Discord, a leading communication platform, aimed to enhance its real-time streaming capabilities to bolster safety and personalization features. David Christle, a staff machine learning engineer at Discord, spearheaded the initiative, sharing the journey in a recent presentation at Pulsar Summit NA 2023 in San Francisco.
Discord faced the challenge of elevating its real-time streaming machine learning platform to address safety and personalization concerns, such as limiting spam access or protecting Discord users' accounts from being compromised. The existing architecture was built for heuristics, not for machine learning. The need for a robust, scalable, and real-time solution led them to explore the integration of Apache Flink, Pulsar, and Iceberg.
“The important point in this space is that the speed and scalability of what we build really matter.”
“This framework is so powerful that it lets you filter, transform, join, aggregate; you have so much freedom in how you manipulate the data, and it works very efficiently even in real-time. These pipelines can be very simple, something like event ingestion and deduplication; you can do ETL tasks with them. We can do ML on stream data with pretty low latency.”
In a presentation, David Christle shed light on Discord's open-source-first approach to real-time streaming. The transition from Google Cloud Pub/Sub to Pulsar emerged as a pivotal decision, enhancing efficiency and scalability. Flink and Iceberg played a crucial role in analyzing real-time data and managing historical events and backfilling.
“The key for us is that Pulsar not only has the queue delivery mode, which is very popular in Discord, but it also has a partitioned style delivery mode.”
“These partitions have time ordering guarantees that queues don’t, and we take advantage of that to have a very short watermark kind of experience. And so that’s how we can get accurate results with low latency.”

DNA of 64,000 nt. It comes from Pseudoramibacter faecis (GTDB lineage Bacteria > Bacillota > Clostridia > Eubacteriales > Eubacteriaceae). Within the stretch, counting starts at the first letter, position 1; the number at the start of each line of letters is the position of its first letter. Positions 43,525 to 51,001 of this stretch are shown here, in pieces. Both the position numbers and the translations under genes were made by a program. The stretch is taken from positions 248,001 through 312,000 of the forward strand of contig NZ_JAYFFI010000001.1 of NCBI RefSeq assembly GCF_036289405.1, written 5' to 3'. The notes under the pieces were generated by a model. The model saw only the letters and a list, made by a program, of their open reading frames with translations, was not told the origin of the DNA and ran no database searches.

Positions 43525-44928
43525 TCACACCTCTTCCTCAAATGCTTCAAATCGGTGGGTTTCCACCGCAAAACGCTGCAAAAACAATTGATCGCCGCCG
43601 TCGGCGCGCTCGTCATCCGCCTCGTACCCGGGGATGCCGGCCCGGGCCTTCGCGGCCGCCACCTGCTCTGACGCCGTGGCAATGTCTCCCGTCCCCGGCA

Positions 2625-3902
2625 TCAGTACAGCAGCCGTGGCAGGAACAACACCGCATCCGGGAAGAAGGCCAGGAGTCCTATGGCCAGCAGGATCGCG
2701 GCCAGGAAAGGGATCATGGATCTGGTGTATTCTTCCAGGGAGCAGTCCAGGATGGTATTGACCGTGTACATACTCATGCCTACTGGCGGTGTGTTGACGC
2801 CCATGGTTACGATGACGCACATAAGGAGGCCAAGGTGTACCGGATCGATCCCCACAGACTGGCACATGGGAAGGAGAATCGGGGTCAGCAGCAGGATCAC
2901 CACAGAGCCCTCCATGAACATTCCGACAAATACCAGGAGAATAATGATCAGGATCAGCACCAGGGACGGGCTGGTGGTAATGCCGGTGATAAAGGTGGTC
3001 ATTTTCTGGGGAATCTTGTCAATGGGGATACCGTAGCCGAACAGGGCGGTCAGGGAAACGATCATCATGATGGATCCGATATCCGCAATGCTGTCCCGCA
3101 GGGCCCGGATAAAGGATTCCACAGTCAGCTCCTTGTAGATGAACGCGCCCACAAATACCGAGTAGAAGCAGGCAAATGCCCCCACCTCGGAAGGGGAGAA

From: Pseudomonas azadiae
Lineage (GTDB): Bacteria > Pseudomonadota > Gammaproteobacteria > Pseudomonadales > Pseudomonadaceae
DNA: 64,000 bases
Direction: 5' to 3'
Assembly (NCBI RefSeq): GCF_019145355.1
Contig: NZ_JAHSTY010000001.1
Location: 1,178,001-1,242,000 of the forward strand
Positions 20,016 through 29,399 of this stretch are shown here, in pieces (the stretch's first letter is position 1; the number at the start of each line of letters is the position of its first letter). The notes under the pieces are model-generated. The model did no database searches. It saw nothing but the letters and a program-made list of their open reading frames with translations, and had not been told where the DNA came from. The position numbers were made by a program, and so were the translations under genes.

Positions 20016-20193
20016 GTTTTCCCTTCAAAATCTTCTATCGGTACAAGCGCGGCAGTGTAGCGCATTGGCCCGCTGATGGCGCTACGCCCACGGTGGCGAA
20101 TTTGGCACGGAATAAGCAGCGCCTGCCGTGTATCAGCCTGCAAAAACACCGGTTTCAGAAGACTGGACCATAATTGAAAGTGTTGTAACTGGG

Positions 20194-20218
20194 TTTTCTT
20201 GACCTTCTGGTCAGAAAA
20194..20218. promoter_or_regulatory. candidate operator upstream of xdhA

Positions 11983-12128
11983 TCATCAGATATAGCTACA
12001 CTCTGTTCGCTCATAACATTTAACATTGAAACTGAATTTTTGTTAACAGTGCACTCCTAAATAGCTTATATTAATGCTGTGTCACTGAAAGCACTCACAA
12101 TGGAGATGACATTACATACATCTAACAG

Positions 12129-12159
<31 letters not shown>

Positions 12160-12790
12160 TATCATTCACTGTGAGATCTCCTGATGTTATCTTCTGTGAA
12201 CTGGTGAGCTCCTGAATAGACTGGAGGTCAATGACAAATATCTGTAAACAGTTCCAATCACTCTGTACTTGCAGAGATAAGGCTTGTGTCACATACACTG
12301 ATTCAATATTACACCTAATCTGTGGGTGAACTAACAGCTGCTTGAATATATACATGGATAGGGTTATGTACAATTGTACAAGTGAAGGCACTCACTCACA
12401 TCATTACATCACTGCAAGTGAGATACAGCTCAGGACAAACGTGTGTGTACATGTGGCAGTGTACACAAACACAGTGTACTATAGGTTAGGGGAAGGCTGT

The presentation navigated the technical landscape, illustrating Discord's infrastructure architecture. A pivotal transition to managed Pulsar clusters and the strategic use of hybrid sources for historical replay and real-time streams demonstrated the platform's evolution. Christle underscored the benefits of this strategy, emphasizing its profound impact on improving safety metrics within Discord.
Discord's commitment to open-source technologies, coupled with the judicious selection of tools, empowered the team to build a formidable system. Christle highlighted the system's success in achieving significant improvements in safety metrics, showcasing the platform's efficacy in real-world scenarios.
The case study illuminated the practical implementation of real-time streaming machine learning at Discord. Insights into technical choices, infrastructure design, and the impactful switch to open source technologies provided valuable lessons for the audience. The success story underscored the capability of a small team of engineers to create a powerful ML system.
The presentation concluded by discussing potential future applications of the platform. Discord's journey serves as an inspiration for organizations seeking to leverage real-time streaming for enhanced safety and personalization, demonstrating that strategic technology choices can yield substantial benefits.
Discord's case study stands as a testament to the successful fusion of Apache Flink, Pulsar, and Iceberg in building a real-time streaming machine learning platform. David Christle's presentation not only showcased the technical prowess of the chosen technologies but also highlighted the collaborative success of a small engineering team. Discord's story serves as a beacon for those navigating the dynamic landscape of real-time streaming and machine learning integration.